Mayors and other representatives of those suburbs — Germantown, Collierville, Bartlett, Lakeland, Arlington, and Millington — were on hand for the occasion and were introduced in the state House of Representatives by suburban GOP members before Monday’s vote in that chamber.
When the 2013 bill was considered in the House on Monday, presented by Rep. Curry Todd (R-Collierville), the co-author of record, there was one serious reminder of last year’s floor controversy. Rep. Bill Dunn (R-Knoxville) rose to express forebodings about the measure and declared his opposition to it, as he had to last year’s original model, which would have applied statewide before being modified prior to passage.
After noting pointedly that he had received emails from within Shelby County “urging” him not to express his concerns “for all to hear,” Dunn did so, anyhow. He worried that, since this year’s bill, unlike the final product last year, was cast so as to apply statewide, not just to Shelby County, “we’re going to see some problems down the road.”
|Todd began his remarks by expressing thanks for the “61 signatures” of House co-sponsors he had received.|
Among those problems was a technical one — that municipal taxpayers in new districts would become restive about paying taxes to support schooling for the non-resident children who would enroll in them and that fees would be imposed on those outlying households ultimately. “The state is supposed to provide a free education,” Dunn noted.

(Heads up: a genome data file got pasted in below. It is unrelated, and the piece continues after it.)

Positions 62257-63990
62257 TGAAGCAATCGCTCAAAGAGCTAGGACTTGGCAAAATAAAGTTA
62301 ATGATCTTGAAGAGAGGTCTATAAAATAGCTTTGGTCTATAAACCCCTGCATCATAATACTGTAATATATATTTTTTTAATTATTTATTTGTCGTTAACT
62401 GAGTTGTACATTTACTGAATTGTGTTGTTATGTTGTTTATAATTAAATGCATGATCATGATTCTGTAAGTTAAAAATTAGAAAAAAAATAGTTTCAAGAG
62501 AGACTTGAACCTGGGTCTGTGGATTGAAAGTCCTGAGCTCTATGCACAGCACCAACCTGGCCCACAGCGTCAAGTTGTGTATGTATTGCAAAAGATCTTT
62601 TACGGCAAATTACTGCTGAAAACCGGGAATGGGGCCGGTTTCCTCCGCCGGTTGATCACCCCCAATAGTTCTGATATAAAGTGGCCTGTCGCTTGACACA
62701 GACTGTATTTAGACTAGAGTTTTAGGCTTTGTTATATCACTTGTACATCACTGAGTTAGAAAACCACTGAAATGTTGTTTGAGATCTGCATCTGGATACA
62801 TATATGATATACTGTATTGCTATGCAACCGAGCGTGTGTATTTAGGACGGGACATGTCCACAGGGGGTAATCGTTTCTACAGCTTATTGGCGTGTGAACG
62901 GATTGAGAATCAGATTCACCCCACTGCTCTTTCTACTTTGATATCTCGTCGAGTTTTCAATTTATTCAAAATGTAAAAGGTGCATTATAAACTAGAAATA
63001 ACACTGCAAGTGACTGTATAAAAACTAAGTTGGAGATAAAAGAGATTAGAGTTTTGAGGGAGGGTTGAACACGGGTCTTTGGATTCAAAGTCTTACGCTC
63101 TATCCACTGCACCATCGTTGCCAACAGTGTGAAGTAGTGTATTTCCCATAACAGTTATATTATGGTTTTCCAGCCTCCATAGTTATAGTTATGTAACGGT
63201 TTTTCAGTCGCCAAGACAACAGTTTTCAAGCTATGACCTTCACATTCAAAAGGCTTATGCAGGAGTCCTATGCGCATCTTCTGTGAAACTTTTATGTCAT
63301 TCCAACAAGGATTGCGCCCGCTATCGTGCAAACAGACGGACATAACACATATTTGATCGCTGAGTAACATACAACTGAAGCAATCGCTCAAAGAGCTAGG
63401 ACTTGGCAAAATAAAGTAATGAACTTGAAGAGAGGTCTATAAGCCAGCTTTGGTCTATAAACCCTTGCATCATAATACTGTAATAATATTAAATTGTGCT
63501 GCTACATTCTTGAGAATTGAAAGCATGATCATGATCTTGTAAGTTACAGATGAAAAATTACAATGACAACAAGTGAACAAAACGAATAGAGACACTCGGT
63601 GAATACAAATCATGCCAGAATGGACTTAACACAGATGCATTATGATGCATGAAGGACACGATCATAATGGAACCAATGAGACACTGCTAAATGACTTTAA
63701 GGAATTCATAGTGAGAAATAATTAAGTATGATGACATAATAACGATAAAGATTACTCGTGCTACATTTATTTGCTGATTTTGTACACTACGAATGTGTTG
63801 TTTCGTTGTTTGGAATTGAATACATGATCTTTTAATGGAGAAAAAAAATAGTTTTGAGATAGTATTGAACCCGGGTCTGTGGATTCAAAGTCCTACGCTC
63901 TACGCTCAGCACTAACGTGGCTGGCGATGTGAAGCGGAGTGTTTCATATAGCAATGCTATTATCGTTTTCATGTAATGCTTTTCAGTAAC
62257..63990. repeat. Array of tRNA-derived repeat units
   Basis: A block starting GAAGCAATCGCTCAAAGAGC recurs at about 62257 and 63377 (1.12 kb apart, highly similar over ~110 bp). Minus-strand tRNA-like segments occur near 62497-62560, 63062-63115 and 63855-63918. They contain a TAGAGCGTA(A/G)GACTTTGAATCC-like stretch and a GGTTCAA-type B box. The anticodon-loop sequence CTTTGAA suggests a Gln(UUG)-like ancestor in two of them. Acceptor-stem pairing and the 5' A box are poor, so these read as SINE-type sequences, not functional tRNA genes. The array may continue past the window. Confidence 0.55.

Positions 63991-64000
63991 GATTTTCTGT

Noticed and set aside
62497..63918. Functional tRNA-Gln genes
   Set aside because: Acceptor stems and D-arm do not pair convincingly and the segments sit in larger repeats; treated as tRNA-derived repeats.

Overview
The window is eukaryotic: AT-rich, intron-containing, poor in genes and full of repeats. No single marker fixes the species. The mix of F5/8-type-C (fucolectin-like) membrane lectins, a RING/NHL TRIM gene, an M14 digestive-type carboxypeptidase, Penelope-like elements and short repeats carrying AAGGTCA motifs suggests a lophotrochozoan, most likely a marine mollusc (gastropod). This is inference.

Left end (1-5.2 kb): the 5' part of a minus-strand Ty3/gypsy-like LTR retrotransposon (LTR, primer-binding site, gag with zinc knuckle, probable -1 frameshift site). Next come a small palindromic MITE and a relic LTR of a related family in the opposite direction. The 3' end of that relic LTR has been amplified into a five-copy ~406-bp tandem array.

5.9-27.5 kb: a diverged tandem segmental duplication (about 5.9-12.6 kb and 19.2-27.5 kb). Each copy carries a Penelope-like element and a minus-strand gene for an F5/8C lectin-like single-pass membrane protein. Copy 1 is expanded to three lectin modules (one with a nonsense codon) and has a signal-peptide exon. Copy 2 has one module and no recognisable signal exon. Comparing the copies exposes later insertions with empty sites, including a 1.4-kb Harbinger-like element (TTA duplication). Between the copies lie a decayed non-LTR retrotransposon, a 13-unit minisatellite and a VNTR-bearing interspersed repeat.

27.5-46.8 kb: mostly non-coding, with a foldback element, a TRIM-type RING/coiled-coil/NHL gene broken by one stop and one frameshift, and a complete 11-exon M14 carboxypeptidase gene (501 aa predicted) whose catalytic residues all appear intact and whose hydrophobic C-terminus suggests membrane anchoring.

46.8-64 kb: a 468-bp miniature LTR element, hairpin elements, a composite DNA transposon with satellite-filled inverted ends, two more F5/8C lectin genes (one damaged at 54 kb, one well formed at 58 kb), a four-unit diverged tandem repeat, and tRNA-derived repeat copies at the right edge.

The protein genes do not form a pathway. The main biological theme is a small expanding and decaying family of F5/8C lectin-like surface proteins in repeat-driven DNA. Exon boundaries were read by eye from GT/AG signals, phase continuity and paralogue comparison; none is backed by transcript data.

He did not articulate the larger concern that he had been vocal about last year, before the 2012 measure was rewritten so as to apply only to Shelby County, and that was simply a concern about unintended consequences of a statewide measure that could result in new municipal school districts elsewhere in Tennessee.
Dunn pointed out that he had ultimately supported the Shelby-County-only version of last year’s bill, but “unfortunately, a judge shut it down.” He reminded his colleagues that he had “asked that the current bill be rolled” until a version with dependable safeguards for school districts statewide could be perfected, but,”unfortunately it was not rolled.” Consequently, “I will be voting no tonight. I hope I’m wrong but I don’t think I’m gonna be.”
That was about it for objections from the state at large. But some came from representatives from the City of Memphis, who, unlike their suburban Shelby County colleagues, were opposed to the bill. Representatives G.A. Hardaway, Antonio Parkinson, and Johnnie Turner all took shots at the measure, articulating their concerns about the effect of the bill on the county’s unified school district, still in the process of formation, and extracting assurances from Todd that the bill had no immediate impact upon the future disposition of school buildings currently owned by Shelby County.
Both Hardaway and Parkinson gave voice to a rumor that has circulated widely of late — namely, that an unspoken arrangement exists between the bill’s sponsors — Todd and Senate Majority Leader Mark Norris being the principal ones — and Republican colleagues in districts elsewhere to the effect that a one-year window would be held open for Shelby County and would be closed for everybody else by follow-up legislation next year.
Todd, who had begun his remarks by expressing thanks for the “61 signatures” of House co-sponsors he had received, blithely gave assurances that no such revocation next year was planned and that if it was proposed, “I would vote against it.”